Thursday, May 27, 2010

Euronating IV

I left Venice on Sunday evening and boarded the night train to Paris. This was quite an experience. First I got in the wrong cabin. The number 85 referred not to the cabin but to the carriage; this made no sense to me - how can there possibly be 85 carriages? These were six-man cabins (with bunks on three levels) and I soon found myself sharing a cabin with four Argentinians. Patagonians in fact, and you could say they were in fairly high spirits. ¡Arriba! ¡Arriba! They also had ridiculous amounts of luggage. I tried to communicate with them using what little Spanish I could remember, but I felt shy and boring in comparison to them. We talked briefly about the upcoming World Cup. They said they had a soft spot for England and that some sort of bond (!) between the two countries had been created following la Mano de Dios in 1986. I grabbed one of the top bunks (¡arriba!) and slept reasonably well, despite the appearance during the night of the sixth member of the cabin, whom there simply wasn't room for amongst all those suitcases.
In Paris I stayed at another overpriced hotel (I was getting fed up of this) and attempted to get myself a ticket to Roland-Garros. Unfortunately it was a public holiday (I didn't know this until I got there) and all the daytime tickets had gone. However as people leave the stadium their tickets can be resold to people who arrive later, so I tried to get one of those evening tickets. I queued for over three hours. It was chaos, and arguments broke out involving people accused of queue-jumping. I'd almost reached the front of the queue when an intimidating line of gendarmes suddenly appeared, blocking off the entrance. Bugger. But then I saw some people run round the police towards the other entrance which they had neglected to block. I did the same. At 7pm, and with a stroke of luck, I was in. I saw the tail end of Murray's five-set win over Gasquet. Murray was playing so well that it was hard to imagine he'd earlier been facing elimination, down two sets and a break. I caught the last few games of Alicia Molik's brave fight against Jankovic before moving to Court 14 to see another fifth set involving Mardy Fish and Michael Berrer. It got very dark out there, Wimbledon 2008 final kind of dark, and I was amazed the players completed the match (Fish the eventual winner at around 9:40). All in all I'd had a good day. I'd spoken to more people on that day than during the rest of my trip combined, and I surprised myself with the level of French I was still able to speak.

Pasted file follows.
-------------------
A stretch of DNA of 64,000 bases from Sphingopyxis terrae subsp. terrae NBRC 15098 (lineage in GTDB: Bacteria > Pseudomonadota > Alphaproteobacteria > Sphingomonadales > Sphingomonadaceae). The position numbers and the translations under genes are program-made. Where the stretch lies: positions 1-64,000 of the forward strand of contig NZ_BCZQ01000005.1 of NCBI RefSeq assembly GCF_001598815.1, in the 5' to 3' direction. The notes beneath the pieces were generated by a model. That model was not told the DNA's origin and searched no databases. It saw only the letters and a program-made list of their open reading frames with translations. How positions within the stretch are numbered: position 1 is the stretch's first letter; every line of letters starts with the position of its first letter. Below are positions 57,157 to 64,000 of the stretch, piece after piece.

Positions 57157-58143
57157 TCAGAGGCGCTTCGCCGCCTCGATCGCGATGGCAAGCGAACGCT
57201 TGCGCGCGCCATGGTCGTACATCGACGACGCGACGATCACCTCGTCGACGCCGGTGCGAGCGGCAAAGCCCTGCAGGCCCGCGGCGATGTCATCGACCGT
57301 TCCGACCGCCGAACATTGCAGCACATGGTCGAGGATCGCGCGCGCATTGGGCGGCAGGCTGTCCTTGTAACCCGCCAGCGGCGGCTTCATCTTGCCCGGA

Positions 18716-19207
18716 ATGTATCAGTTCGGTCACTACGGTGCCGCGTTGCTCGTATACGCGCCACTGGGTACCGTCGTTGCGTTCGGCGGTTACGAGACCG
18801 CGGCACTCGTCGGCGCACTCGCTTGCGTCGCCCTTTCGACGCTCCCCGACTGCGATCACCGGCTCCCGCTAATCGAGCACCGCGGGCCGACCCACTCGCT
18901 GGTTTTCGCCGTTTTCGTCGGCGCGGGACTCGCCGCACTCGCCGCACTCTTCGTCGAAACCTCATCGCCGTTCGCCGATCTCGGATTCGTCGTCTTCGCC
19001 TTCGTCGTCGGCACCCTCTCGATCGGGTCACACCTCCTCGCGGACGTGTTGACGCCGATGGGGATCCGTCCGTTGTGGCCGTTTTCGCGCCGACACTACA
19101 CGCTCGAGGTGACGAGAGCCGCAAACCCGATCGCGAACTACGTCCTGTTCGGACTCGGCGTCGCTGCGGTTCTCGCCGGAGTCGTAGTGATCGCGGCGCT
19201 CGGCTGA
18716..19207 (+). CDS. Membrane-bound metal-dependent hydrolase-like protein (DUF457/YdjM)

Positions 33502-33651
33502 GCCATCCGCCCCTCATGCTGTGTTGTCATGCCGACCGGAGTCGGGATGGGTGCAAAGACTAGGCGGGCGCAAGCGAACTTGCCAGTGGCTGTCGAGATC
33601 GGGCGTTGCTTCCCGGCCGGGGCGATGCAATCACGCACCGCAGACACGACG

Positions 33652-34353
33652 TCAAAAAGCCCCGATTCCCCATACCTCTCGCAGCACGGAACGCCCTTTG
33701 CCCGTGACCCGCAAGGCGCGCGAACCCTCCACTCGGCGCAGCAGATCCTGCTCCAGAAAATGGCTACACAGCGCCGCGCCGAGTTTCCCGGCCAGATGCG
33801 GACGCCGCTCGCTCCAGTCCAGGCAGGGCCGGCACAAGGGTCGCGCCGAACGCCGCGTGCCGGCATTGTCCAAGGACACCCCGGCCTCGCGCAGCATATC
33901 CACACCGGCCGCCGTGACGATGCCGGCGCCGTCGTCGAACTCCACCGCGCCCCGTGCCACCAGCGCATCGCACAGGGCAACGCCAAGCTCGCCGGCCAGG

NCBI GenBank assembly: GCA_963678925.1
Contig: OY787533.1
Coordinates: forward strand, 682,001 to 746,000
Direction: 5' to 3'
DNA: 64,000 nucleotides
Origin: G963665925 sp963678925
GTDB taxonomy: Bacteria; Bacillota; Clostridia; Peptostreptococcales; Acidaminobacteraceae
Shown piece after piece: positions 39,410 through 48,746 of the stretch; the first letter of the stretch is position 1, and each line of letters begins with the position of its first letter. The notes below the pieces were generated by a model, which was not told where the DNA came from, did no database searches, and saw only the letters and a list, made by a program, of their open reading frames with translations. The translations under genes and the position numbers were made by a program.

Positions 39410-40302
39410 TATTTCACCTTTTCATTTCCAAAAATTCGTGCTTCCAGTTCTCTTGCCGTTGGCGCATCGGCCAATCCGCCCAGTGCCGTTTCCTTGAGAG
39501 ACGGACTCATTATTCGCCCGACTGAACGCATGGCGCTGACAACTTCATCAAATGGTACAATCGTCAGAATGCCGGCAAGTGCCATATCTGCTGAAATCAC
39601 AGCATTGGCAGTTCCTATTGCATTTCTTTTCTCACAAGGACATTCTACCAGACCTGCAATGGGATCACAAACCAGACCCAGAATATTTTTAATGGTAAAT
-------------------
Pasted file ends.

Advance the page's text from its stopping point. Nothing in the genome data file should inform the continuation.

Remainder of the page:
Yesterday morning I got the Eurostar to London. At King's Cross I waited for the platform number to show on the departure board, but it just showed a zero which I assumed meant they didn't yet know what platform my train would leave from. But then I twigged: in true Hogwarts Express style, King's Cross now has a Platform 0!

I had a good and varied trip, but not without a couple of misgivings. Firstly I couldn't believe how much I was spending on sleeping, eating and drinking, all basic human needs. Secondly I found the whole business of travelling rather stressful. Well, not the travelling so much as the arsing around with hotels. I stayed in seven different hotels. Maybe I could have relieved some of that stress by booking my accommodation in advance, but I've always tried to avoid planning if I can help it. Finally I needed more company. Hopefully next time I go anywhere I might have some.

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